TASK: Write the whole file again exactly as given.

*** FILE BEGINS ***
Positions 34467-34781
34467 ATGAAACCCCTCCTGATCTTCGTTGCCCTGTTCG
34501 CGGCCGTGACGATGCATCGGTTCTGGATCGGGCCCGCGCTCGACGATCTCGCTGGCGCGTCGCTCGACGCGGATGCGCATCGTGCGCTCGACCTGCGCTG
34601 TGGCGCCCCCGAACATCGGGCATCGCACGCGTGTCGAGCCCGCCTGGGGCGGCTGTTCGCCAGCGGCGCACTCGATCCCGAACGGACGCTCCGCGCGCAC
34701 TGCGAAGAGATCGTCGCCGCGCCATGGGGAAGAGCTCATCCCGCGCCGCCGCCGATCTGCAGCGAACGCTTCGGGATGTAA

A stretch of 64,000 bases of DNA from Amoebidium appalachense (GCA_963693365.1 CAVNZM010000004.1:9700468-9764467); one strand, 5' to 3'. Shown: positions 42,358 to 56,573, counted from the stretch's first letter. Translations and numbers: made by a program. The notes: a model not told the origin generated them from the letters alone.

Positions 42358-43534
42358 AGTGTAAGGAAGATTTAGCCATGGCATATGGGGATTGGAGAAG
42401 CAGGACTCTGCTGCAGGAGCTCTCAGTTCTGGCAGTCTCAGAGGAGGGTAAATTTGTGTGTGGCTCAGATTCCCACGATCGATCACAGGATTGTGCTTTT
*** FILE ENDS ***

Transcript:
Positions 34467-34781
34467 ATGAAACCCCTCCTGATCTTCGTTGCCCTGTTCG
34501 CGGCCGTGACGATGCATCGGTTCTGGATCGGGCCCGCGCTCGACGATCTCGCTGGCGCGTCGCTCGACGCGGATGCGCATCGTGCGCTCGACCTGCGCTG
34601 TGGCGCCCCCGAACATCGGGCATCGCACGCGTGTCGAGCCCGCCTGGGGCGGCTGTTCGCCAGCGGCGCACTCGATCCCGAACGGACGCTCCGCGCGCAC
34701 TGCGAAGAGATCGTCGCCGCGCCATGGGGAAGAGCTCATCCCGCGCCGCCGCCGATCTGCAGCGAACGCTTCGGGATGTAA

A stretch of 64,000 bases of DNA from Amoebidium appalachense (GCA_963693365.1 CAVNZM010000004.1:9700468-9764467); one strand, 5' to 3'. Shown: positions 42,358 to 56,573, counted from the stretch's first letter. Translations and numbers: made by a program. The notes: a model not told the origin generated them from the letters alone.

Positions 42358-43534
42358 AGTGTAAGGAAGATTTAGCCATGGCATATGGGGATTGGAGAAG
42401 CAGGACTCTGCTGCAGGAGCTCTCAGTTCTGGCAGTCTCAGAGGAGGGTAAATTTGTGTGTGGCTCAGATTCCCACGATCGATCACAGGATTGTGCTTTT